5. He has no credit cards. Did your date ask you to reserve the rental car for that day trip out of the city because he has no credit card? “If you want to get on an airplane, rent a car or get a hotel, you need a credit card,” Spodek says. Of course, you can survive by using a debit card, but then a large amount of your own money will likely get tied up in a bank hold. Preferring to use cash or check rather than credit is one thing, but not owning a card at all is a bad sign. Your date could have credit so bad he can’t get a credit card. Or, he could be lying about not having a card, Spodek says. “If they’re married or in a relationship, they might not want a suspect charge — flowers, a rental car, a hotel or a dinner not with their significant other — to appear on a statement,” Spodek says.

6. She craves a lavish lifestyle and you don’t. If you love to fly coach, stay in motels and eat at diners, but she prefers business-class flights, luxury hotels and fancy restaurants, this could signal that you’re not financially compatible, Daniels says. “As a couple, you have to be in sync,” she says. While some differences can be worked out, wildly different tastes and spending styles could cause issues down the road, she says.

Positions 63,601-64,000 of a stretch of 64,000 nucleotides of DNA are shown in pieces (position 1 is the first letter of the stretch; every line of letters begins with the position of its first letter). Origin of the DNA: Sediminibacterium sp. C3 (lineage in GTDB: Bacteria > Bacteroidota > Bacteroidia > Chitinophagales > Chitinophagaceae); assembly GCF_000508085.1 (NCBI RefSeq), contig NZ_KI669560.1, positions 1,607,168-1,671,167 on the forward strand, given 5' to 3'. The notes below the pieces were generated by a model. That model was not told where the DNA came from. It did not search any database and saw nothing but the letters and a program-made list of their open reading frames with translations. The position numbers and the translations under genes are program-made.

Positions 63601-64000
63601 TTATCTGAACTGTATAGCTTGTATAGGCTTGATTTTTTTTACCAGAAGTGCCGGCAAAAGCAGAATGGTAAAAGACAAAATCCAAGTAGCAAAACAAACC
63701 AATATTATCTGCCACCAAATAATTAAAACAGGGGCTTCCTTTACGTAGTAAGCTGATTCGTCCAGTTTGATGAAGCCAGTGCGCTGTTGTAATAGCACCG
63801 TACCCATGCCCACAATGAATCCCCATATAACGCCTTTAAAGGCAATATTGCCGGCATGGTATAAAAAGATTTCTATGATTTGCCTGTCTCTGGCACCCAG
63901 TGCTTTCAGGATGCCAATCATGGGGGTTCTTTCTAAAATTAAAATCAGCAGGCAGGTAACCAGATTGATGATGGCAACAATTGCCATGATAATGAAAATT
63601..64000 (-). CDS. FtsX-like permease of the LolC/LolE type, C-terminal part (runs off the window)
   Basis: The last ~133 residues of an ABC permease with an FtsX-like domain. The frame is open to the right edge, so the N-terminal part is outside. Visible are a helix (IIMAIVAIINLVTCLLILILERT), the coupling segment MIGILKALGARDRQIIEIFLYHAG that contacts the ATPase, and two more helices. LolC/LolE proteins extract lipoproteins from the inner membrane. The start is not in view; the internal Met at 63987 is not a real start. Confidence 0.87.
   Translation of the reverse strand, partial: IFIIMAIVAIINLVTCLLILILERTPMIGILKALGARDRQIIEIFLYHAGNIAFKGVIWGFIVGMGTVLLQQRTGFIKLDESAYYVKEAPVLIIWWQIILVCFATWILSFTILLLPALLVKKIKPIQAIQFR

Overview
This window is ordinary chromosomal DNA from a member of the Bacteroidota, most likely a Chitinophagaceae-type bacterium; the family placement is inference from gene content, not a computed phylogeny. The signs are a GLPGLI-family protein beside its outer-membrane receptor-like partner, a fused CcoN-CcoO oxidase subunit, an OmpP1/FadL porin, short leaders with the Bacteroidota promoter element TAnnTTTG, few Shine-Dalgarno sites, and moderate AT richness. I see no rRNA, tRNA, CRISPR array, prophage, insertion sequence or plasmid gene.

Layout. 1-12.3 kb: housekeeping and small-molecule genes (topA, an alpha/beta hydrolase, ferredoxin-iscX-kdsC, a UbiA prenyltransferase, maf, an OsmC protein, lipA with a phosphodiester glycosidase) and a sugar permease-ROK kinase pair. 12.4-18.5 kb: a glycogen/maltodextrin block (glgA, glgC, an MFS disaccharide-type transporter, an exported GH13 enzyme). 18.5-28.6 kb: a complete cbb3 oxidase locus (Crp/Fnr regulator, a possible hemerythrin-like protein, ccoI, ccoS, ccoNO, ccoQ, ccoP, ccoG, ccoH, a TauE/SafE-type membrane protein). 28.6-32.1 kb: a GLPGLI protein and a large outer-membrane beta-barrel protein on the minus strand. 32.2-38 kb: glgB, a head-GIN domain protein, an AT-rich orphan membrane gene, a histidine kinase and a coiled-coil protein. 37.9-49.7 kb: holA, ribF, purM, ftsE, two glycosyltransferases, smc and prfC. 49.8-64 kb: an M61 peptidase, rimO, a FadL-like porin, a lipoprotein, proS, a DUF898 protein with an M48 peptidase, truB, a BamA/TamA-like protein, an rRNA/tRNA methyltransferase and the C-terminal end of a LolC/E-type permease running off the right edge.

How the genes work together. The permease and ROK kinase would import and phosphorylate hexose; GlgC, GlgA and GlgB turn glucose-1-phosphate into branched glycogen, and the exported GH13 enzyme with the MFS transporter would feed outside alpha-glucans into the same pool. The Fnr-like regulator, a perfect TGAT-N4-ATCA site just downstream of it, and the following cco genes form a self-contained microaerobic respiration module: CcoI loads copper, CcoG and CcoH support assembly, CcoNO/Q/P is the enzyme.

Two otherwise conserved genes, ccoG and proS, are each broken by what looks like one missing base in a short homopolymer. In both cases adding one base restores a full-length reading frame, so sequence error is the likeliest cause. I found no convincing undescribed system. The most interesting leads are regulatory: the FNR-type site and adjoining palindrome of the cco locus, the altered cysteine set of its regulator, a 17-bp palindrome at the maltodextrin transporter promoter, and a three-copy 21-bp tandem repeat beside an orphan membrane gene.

7. His card gets declined at dinner. A credit card being declined could happen for legitimate reasons — for example, the card issuer spotted a fraudulent charge and shut down the account — or it could be a sign of financial woes. For example, maybe he has maxed out his cards or failed to pay his bill because he is struggling financially. If your date’s card gets declined, you can get more information by watching how he handles it, Walfish says. “If it happened to me, I’d shrug my shoulders, laugh it off and reach for cash,” she says. If he instead gets flustered and asks you to pick up the tab, that would warrant a conversation.

As you get to know a person better, you should talk about their money attitudes and pay attention to the answers. Find out if there were bankruptcies, debts or money fights in previous relationships, she says.

“That’s helpful information because history does repeat itself,” Walfish says “You can look at the person’s track record and see what you might expect going forward.”